• Eat a diverse array of fruits and vegetables: One of the best ways to support healthy gut bacteria is by introducing an array of plant nutrients through different fruits and vegetables. Aim for fruits and vegetables that are colorful!
  • Add fermented foods: Think foods like sauerkraut, kimchi, yogurt, etc. These are simple ways to start building healthy gut diversity. You can also add a high-quality probiotic supplement to your regimen.


Mushrooms have incredible anti-inflammatory and immunomodulating properties that can suppress autoimmune symptoms. They contain both beta-glucans  that modulate the immune response and triterpenes that are antiviral and anti-inflammatory — and unlike certain herbs such as elderberry and echinacea that can be a bit stimulating , they won’t put your immune system on high alert. The goal when utilizing mushrooms, with their gentle intelligence, is to support immune modulation by bringing the immune system into normal balance and homeostasis, no matter which side of the coin you’re on. These brilliant life forms support the body’s normal production of Regulatory T cells (Tregs), which encourages responsive, yet stabilized immune health.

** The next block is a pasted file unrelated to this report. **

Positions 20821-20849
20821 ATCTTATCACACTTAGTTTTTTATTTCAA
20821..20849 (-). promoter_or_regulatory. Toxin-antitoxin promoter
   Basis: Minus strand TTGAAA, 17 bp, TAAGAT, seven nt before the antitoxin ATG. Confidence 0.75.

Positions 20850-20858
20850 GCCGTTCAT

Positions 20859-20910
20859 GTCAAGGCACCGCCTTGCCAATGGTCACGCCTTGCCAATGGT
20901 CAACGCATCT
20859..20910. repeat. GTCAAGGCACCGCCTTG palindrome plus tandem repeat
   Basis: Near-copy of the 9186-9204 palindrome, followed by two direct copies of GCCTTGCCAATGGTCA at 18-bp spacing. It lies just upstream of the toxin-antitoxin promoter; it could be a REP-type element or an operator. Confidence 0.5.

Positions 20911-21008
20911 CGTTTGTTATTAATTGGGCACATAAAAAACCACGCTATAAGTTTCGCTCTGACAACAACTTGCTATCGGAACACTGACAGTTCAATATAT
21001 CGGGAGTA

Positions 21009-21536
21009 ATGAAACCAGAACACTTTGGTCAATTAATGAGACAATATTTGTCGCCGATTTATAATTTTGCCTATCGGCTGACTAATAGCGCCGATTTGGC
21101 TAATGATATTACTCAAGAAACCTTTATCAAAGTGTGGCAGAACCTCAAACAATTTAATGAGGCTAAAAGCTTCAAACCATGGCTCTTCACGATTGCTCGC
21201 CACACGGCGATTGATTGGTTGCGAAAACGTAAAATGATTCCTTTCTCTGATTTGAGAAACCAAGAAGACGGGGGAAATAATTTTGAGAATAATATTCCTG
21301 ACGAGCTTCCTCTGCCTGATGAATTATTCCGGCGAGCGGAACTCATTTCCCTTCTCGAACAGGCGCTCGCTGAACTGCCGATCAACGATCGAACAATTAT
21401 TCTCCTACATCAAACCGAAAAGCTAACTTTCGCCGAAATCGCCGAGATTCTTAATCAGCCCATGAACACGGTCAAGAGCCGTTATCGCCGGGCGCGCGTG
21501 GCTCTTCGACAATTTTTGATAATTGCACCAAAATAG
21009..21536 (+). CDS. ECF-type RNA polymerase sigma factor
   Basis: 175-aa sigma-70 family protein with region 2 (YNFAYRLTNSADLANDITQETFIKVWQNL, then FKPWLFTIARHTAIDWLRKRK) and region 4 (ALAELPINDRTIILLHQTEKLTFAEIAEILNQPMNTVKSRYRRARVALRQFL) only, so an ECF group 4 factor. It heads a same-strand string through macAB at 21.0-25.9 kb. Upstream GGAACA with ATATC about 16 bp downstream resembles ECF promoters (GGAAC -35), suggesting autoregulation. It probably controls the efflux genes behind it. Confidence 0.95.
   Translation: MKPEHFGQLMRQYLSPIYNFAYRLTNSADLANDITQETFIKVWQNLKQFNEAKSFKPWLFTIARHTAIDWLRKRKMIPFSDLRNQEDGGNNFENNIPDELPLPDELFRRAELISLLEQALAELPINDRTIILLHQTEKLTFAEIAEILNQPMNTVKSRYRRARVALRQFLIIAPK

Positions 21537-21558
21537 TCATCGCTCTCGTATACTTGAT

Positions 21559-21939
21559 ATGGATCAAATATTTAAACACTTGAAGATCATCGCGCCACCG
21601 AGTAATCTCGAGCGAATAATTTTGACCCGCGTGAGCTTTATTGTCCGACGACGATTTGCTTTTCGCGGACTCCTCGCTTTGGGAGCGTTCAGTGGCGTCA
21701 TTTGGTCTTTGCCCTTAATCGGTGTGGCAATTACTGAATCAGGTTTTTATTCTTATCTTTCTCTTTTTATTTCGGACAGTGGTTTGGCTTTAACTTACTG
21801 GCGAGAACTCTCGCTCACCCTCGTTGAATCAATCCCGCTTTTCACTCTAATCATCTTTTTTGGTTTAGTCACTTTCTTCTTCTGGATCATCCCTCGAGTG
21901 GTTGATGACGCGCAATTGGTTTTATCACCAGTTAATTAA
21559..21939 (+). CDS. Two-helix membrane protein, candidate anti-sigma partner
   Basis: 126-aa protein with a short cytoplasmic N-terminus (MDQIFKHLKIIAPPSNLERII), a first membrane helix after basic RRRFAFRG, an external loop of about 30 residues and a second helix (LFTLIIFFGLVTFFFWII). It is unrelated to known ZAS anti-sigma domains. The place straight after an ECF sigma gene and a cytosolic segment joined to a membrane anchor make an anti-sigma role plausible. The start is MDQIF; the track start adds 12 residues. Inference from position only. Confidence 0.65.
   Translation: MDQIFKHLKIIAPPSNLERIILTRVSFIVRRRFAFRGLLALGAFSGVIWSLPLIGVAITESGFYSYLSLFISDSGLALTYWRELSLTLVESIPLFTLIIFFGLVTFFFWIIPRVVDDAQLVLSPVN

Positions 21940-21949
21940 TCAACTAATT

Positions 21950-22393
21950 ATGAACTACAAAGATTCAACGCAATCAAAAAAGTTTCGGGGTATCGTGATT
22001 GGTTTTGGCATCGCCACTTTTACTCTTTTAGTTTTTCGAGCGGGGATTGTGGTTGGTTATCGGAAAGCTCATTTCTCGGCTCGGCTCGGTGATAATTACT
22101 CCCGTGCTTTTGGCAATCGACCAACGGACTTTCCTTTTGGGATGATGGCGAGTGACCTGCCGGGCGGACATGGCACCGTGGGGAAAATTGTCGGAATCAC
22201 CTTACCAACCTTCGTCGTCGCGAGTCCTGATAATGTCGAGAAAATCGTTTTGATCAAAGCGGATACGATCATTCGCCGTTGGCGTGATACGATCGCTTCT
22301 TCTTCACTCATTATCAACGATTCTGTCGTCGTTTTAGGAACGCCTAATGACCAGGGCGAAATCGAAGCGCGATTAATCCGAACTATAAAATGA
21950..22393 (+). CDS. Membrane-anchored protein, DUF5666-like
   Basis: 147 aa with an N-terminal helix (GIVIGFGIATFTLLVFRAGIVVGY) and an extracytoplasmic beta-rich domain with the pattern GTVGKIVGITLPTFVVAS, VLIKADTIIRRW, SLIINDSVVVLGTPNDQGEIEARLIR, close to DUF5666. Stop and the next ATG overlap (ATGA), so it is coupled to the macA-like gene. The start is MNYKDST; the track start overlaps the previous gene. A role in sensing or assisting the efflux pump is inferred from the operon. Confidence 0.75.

ImmuneShroom, our powerful formulation of five adaptogenic mushrooms, is an easy way to get shrooms into your daily wellness routine. This formula includes mushrooms like Reishi and Turkey Tail that have been researched extensively.

Integrating mushrooms into meals is another easy and delicious way to reap the benefits of mushrooms. You can really elevate any broth with mushrooms. In fact, broths are one of the best ways to prepare mushrooms since many of the nutrients in mushrooms are water-soluble. Here are two of our favorite mushroom recipes on the blog: